Vertigo (Bernard Herrmann) 60th Anniversary – Soundtrack Review

Bernard Herrmann’s music is as synonymous with Alfred Hitchcock‘s greatest movies  as the director himself, packed full of tension, high drama and sweeping romantic moments. From North by Northwest to Psycho, Herrmann created the scores that captured the intensity of Hitchock’s work. And Vertigo is no different.

The American Film Institute’s list of the greatest films of all-time, (The AFI 100), places Vertigo at #9, and is one of only six entries to note the importance of the film score in the film’s ranking. Along with Herrmann’s Psycho, Vertigo is simply one of the greatest pieces of film music ever recorded. Although both of these scores were so highly regarded, neither of them was nominated for an Oscar. The score was composed between January and February of 1958 in London and Vienna after a musicians’ strike prevented the score from being recorded in Los Angeles. Research conducted during the two-year-long film restoration of Vertigo uncovered the original master recordings of the music score at Paramount Pictures. These stereo masters were used on a much-expanded CD of the original soundtrack recording released by Varèse Sarabande in 1996. This vinyl re-issue consists only of the original 1958 soundtrack program.

For Vertigo’s 60th anniversary, this LP has been remastered from the analog tapes, pressed at RTI on to 180 gm vinyl, and slipped into a classic tip-on jacket from Stoughton Press.

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It’s easy to take for granted just how gorgeous Herrmann’s music is, but this release, split across two sides, is an astonishingly good score. He effortlessly blends racing, dramatic pieces with sweeping romantic overtures and perhaps more so than his work on Psycho and North by Northwest, there is a real sense of gentle passion in those softer pieces.

The score opens with a tense rise and fall of strings, heavy blast of brass mixed with chimes and soft violins. It’s atmospheric and bold and feels classic Hitchcock in style. Herrmann follows this with three minutes of intense flourish of strings, a swirling motif that almost feels uncomfortable to listen to. As the more dramatic of the two sides, the heavy and ominous beat and rumbling percussion add to the drama of the score.

But perhaps the score’s strength really lies in that beautiful, charming romantic tone that follows. The soft string movement has a somewhat melancholy edge, rising into something sweet and ethereal. Again, the bolder of the two sides, Herrmann builds tension again with the dramatic rise and fall of strings, full of sadness and intensity. When the blast of percussion builds in there is a real sense of grandeur unfolding, while the offbeat mix of percussion and strings that follow create a sense of dread.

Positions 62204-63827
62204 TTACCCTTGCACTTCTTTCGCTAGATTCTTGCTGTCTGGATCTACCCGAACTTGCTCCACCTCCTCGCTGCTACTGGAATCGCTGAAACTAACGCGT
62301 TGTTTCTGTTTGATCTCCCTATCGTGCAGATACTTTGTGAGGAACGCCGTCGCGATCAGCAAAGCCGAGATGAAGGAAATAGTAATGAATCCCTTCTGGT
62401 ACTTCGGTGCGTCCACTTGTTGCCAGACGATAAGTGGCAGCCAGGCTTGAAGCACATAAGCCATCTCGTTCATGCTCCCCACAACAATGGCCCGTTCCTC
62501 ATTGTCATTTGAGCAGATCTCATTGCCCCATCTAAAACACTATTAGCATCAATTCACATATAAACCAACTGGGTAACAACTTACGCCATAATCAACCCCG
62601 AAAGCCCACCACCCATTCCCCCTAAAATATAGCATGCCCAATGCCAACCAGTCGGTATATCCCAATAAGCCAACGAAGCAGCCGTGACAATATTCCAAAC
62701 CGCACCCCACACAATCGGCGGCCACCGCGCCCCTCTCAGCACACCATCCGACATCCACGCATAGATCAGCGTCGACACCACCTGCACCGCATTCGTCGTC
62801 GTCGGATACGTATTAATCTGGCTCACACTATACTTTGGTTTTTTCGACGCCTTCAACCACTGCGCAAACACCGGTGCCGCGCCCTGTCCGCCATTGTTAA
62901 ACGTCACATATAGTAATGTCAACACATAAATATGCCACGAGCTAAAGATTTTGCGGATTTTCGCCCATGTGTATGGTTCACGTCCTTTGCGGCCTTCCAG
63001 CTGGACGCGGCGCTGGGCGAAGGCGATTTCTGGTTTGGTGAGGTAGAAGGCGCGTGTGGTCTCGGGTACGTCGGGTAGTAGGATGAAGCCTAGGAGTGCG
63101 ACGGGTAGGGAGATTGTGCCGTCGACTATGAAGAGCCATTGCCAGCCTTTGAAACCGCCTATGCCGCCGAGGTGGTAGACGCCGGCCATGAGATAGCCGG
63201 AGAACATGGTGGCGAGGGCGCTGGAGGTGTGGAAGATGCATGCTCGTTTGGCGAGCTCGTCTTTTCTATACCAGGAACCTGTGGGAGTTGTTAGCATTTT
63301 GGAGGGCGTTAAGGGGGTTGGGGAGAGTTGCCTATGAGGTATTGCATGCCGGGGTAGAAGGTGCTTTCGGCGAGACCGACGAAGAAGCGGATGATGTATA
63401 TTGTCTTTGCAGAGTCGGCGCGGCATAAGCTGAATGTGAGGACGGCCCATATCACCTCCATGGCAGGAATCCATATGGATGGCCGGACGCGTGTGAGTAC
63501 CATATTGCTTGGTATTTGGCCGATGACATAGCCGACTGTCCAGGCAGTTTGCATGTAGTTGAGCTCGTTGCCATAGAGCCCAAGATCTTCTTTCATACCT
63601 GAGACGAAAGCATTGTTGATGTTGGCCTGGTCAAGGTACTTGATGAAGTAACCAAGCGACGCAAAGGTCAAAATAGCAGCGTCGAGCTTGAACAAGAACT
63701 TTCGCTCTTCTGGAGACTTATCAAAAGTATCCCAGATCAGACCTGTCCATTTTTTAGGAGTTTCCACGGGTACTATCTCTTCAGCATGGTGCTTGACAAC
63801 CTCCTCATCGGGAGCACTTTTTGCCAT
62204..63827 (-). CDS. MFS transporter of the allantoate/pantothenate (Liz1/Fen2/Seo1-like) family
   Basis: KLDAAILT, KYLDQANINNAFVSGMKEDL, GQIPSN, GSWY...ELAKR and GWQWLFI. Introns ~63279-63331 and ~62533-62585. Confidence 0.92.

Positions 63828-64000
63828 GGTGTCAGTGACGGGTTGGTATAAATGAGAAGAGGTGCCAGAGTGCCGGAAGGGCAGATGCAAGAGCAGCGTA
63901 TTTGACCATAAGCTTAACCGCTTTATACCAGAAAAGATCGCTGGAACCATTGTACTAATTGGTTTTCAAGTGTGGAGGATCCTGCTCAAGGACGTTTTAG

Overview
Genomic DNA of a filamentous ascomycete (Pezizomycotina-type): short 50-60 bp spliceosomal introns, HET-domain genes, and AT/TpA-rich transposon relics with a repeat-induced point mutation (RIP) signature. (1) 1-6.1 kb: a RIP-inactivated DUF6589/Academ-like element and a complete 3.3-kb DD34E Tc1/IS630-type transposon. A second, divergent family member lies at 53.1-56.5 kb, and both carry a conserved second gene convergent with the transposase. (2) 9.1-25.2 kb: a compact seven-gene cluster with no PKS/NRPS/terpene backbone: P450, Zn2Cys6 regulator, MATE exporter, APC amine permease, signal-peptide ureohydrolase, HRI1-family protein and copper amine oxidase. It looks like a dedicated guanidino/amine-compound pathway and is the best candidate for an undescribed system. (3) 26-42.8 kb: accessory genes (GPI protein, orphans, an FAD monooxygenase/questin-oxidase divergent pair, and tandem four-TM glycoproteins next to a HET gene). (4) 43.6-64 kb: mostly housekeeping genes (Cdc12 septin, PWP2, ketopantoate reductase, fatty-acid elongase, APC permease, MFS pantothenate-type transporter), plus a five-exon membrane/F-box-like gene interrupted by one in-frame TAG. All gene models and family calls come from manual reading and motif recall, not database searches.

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It’s a score perfectly encapsulating the tension of Hitchcock’s work and that is felt to the very end of side A. The repeating string beat ascends into a gorgeous, timeless, breathless piece, full of passion and grandeur, before ending with a harsh racing strings and thundering percussion that reaches an ominous, forbidding end.

Side two is somewhat less dramatic, though its soft opening with its spiralling string motif and brash percussion is full of tension. When Herrmann adds the harp to the romantic score, it feels grand and melancholy in equal measure. His work, even 60 years later, has a wonderful, timeless feel; you can feel the emotion of the piece and the drama in the dramatic racing moments teased throughout.

The ominous horn and slow, falling strings raise tension as the score builds towards the film’s climax. the repeating motif, the rise and fall of feathered strings and the slow, orchestral movement is sumptuous, as Herrmann ends the score with a brash thundering percussion and grim, ominous ending that is a heavier version of the repeating romantic motif.

Unlike some scores, Herrmann’s work for Vertigo is somewhat harder to review. It’s passion and grandeur is infamous, the tension and the romance is something a triumph but there is little that can be said that hasn’t already been discussed. What I can confirm is that this is something quite special, and recreated on vinyl it is sure to be a must-have for any fan of Herrmann’s work and great movie scores in general.

1 comment

  1. Thanks for info and well written review. Another example of how irrelevant the Oscars are. In 1959 a piece of obnoxious sacchrine,GIGI, swept the awards. Awards be damned- Long live Herrmann and Hitchcock!

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